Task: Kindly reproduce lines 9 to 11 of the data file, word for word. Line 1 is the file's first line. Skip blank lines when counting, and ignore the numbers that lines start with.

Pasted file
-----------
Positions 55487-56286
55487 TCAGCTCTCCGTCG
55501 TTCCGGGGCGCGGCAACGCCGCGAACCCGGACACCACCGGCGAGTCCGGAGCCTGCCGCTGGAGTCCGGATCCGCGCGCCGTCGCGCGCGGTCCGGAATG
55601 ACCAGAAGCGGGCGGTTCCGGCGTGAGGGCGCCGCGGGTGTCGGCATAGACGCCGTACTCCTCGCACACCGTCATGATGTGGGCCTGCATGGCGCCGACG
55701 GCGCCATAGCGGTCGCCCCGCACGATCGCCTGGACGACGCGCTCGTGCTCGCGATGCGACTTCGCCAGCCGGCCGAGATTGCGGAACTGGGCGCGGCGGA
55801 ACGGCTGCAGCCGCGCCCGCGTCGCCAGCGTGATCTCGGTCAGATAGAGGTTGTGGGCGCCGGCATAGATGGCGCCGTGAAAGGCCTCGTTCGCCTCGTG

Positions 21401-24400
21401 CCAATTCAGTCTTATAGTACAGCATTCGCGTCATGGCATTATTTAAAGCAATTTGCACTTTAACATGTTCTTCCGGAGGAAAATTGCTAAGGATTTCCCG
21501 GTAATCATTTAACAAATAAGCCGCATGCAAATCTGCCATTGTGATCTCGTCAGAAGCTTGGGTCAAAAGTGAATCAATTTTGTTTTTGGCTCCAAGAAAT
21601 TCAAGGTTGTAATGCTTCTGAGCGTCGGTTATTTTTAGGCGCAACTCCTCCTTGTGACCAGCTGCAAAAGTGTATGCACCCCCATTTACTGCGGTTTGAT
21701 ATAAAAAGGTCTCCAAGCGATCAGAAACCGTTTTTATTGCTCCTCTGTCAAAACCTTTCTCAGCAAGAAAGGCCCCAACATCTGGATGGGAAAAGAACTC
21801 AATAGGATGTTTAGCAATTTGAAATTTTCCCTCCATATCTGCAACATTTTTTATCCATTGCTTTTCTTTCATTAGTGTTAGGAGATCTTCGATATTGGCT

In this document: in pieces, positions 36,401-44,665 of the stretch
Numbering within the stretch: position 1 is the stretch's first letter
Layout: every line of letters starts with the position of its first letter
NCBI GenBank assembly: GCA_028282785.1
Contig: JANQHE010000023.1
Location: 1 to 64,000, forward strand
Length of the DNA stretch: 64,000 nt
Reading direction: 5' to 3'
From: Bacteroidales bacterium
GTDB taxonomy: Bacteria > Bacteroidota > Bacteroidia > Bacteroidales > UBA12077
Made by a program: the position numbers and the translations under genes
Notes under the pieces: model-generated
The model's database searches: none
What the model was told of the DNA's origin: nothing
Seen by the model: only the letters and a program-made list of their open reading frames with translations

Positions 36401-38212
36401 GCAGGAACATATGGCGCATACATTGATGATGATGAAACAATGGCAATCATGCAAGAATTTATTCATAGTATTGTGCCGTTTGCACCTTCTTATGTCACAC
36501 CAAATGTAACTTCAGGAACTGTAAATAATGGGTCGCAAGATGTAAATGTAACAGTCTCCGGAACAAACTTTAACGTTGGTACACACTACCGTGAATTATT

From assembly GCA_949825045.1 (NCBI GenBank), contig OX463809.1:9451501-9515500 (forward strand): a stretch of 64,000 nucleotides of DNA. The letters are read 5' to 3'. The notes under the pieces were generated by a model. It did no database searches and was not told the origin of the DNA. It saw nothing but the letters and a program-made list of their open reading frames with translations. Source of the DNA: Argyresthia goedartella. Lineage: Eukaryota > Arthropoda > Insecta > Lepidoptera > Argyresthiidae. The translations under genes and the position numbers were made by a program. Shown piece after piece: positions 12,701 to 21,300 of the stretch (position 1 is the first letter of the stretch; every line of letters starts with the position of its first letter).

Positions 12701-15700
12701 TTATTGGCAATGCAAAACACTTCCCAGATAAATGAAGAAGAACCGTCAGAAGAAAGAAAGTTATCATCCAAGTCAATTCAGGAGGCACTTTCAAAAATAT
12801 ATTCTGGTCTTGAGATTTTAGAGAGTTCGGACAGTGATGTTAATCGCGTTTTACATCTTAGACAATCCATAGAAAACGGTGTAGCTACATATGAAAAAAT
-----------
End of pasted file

21501 GTAATCATTTAACAAATAAGCCGCATGCAAATCTGCCATTGTGATCTCGTCAGAAGCTTGGGTCAAAAGTGAATCAATTTTGTTTTTGGCTCCAAGAAAT
21601 TCAAGGTTGTAATGCTTCTGAGCGTCGGTTATTTTTAGGCGCAACTCCTCCTTGTGACCAGCTGCAAAAGTGTATGCACCCCCATTTACTGCGGTTTGAT
21701 ATAAAAAGGTCTCCAAGCGATCAGAAACCGTTTTTATTGCTCCTCTGTCAAAACCTTTCTCAGCAAGAAAGGCCCCAACATCTGGATGGGAAAAGAACTC